Originally produced by MTV Networks for Logo, a GLBT entertainment channel, the episode follows three young people with gay parents: Aidan, a liberal-minded marching band member with two moms; Hope, an adopted African American girl with two white fathers; and Cooper, a 19-year old waiting to meet his biological father (with the support of his two moms).
For a show that typically deals with such volatile, controversial topics, the gay families profiled are boringly normal. From parents doting on stain removal methods to an after-school dinner at Cheeburger Cheeburger, True Life personifies its title.
The most intriguing teen in the show is Aidan, a member of her school's Gay-Straight Alliance and a self-professed pansexual. Although she calls herself the "token lesbian" of the school and wears rainbow garb during Diversity Week, she also has a boyfriend, and has decided to wear a dress—rather than a tuxedo—to her junior prom.
This recent decision to wear more traditional attire bothers Jane, Aidan's feminist, butch mom. With her short hair, men's dress shirt, and sweater vest blazing, Jane is noticeably uncomfortable when they go shopping for the big event because she believes prom dresses are patriarchal, with classically uncomfortable ties and restraints. "We bonded when we would go and try on tuxes. These dresses are creepy," she quips at one point during their shopping adventure. But the whole scene is good-natured, and both parents are suitably proud when Aidan comes downstairs on prom night wearing a beautiful dress that blends perfectly with her male date's traditional tux. It is a proud family moment straight out of suburbia.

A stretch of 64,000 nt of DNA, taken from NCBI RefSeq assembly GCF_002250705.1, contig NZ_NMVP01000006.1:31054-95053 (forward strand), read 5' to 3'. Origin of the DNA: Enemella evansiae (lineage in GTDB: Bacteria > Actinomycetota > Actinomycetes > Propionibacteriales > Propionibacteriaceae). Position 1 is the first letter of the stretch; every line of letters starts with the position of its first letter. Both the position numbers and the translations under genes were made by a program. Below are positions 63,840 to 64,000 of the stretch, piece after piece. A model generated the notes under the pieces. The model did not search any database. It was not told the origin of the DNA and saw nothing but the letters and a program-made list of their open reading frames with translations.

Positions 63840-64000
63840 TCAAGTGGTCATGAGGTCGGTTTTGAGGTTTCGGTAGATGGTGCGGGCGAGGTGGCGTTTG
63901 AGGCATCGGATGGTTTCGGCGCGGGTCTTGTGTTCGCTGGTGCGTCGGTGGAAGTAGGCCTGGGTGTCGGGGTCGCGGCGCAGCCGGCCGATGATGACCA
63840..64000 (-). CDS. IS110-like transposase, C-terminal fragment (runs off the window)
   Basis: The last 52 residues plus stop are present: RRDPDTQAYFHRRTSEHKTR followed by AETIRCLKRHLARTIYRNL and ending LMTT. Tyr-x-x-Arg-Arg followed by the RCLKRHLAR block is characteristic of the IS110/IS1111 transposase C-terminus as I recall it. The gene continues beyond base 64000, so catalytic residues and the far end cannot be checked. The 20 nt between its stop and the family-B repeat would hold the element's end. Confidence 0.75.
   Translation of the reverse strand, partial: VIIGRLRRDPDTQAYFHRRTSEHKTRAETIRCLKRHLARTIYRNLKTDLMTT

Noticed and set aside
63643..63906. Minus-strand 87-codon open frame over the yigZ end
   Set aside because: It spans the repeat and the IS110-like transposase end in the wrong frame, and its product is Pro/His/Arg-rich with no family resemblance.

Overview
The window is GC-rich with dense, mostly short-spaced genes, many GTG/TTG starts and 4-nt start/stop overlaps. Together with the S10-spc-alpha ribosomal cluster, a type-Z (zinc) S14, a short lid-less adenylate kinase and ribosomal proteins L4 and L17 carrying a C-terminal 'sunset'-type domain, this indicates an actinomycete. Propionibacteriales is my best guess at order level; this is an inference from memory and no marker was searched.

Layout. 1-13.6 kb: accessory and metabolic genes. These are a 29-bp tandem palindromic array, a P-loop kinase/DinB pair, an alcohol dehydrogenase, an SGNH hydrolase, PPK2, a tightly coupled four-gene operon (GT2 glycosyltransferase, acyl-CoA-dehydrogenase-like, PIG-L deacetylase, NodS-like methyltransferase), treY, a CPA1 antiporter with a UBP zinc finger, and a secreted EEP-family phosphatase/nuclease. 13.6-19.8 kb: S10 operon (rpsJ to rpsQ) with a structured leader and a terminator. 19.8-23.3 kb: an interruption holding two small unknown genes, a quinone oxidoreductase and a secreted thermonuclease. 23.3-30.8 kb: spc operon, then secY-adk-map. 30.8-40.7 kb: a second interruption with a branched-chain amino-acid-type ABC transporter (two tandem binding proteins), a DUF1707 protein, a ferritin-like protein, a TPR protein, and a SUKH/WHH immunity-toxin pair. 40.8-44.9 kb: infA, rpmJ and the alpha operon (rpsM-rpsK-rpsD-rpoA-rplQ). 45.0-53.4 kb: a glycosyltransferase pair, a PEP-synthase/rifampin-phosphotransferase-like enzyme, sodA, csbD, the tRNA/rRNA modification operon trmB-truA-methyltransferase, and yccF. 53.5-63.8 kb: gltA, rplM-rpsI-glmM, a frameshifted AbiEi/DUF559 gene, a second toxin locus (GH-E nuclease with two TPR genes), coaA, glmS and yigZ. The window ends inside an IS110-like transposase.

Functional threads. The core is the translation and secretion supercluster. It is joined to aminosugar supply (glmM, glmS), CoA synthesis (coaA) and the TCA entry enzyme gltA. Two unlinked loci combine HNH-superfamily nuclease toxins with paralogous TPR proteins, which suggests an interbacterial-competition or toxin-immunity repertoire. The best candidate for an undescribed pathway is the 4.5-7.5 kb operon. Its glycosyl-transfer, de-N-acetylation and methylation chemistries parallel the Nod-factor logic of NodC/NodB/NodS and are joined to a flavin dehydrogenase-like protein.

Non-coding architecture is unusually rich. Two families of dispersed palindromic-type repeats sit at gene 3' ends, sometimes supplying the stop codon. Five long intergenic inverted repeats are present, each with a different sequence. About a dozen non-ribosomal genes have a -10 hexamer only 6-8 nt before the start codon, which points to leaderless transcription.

The teens in the documentary are all thoughtful, insightful, and—dare we say—well adjusted, and these portrayals support the positive statistics about kids with gay families. For example, a recent Tufts University study found that children who are raised in same-sex families have no difference in gender identity, sexual orientation, or emotional issues than their peers from heterosexual households.
Interestingly, the Tufts study also found that children from gay families might be better off developmentally, exhibiting higher self-esteem, better behavior, and fewer incidences of mental illness and emotional disturbances. Experts suggest that this trend is due to the open-mindedness and stoic attitudes that many gay people must adopt in order to survive in a discriminatory world. "I think that my parents being gay has given me a lot of freedom to be who I am and to explore further who I'm going to become," says Hope. "They know what it's like for people to reject them for who they are."